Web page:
focus, it`s hard not to wonder if we are seeing something more like
Columbine than jihad. The reason that matters, the reason that matters a
lot is because everything about the politics and legal ramifications of
what`s about to happen will depend on which category we assign this crime.

Joining me at the table, Maya Berry, executive director of the Arab-
American Institute, and Ken Ballen, former federal prosecutor, president
and founder of the research group Terror-Free Tomorrow.

And, Ken, I want to begin with you because you wrote a book in which
you went about the process of interviewing people who had been drawn into a
very, very extremist version of Islam. What do you learn in those
interviews that surprised you, that we may not be thinking of as we think
about what looks like this mysterious psychological process?

quote, "normal" and every day the young men, and they are young men. Let`s
remember this. They are between the ages of 16 and 30. That`s the
vulnerable group. They`re normal, they`re leading every day lives, and
they joint ostensibly, Chris, for political or religious reasons.

But if you dig beneath the surface into their psychological makeup, if
you really understand what`s going on with them, you`ll discover some kind
of break in their personal lives, something going wrong -- a failed love
affair, a family conflict, an alienation, as we see in this case, and that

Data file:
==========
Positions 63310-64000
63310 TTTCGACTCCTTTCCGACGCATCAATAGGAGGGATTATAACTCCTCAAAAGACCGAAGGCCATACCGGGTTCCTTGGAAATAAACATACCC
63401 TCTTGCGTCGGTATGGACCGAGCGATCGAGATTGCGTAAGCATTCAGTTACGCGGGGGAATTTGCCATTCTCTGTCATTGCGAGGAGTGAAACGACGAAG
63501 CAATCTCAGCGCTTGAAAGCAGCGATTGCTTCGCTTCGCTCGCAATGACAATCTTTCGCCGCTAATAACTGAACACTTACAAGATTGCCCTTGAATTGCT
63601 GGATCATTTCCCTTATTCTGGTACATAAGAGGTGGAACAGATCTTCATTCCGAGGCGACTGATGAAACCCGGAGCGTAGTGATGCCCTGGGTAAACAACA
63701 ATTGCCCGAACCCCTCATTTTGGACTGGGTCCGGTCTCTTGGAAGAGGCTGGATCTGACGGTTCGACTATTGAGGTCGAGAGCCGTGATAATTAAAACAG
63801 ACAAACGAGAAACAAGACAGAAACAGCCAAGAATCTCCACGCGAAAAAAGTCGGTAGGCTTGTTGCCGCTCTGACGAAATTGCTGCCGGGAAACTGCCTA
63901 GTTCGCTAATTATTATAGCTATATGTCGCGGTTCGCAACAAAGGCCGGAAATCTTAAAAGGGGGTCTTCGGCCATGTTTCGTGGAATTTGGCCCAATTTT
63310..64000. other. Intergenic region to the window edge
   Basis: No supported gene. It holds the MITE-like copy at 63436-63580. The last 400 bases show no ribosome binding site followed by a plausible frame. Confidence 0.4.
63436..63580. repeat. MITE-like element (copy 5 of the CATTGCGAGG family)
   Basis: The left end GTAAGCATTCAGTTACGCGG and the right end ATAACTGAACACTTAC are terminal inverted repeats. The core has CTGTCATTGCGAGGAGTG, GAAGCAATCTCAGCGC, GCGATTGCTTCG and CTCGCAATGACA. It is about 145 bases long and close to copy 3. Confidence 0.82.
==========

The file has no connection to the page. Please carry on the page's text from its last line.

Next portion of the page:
leads them to join this movement.

So whether they self-radicalize over the Internet or they`re a part of
a collective group, they end up joining because of some kind of personal
issue that oftentimes we`re unaware of. And the political or religious
reasons for that are more the dressing, the gown, the Arab garment and not
the propelling motive.

HAYES: So, is there -- when you scratch the surface is there such a -
- is there this massive distance between what we think of as jihad and
extremism in that sense and something like Columbine or something like one
of the other disturbed lone shooters that we see where we don`t start to
ask, I think we don`t go down the same road of what got to them? There is
some kind of darkness there we`re willing to kind of accept and walk away

BALLEN: Right. I don`t think there is much difference actually. I
think the difference is in the community or the values there they may be
espousing. But oftentimes, these young men are motivated by a sense of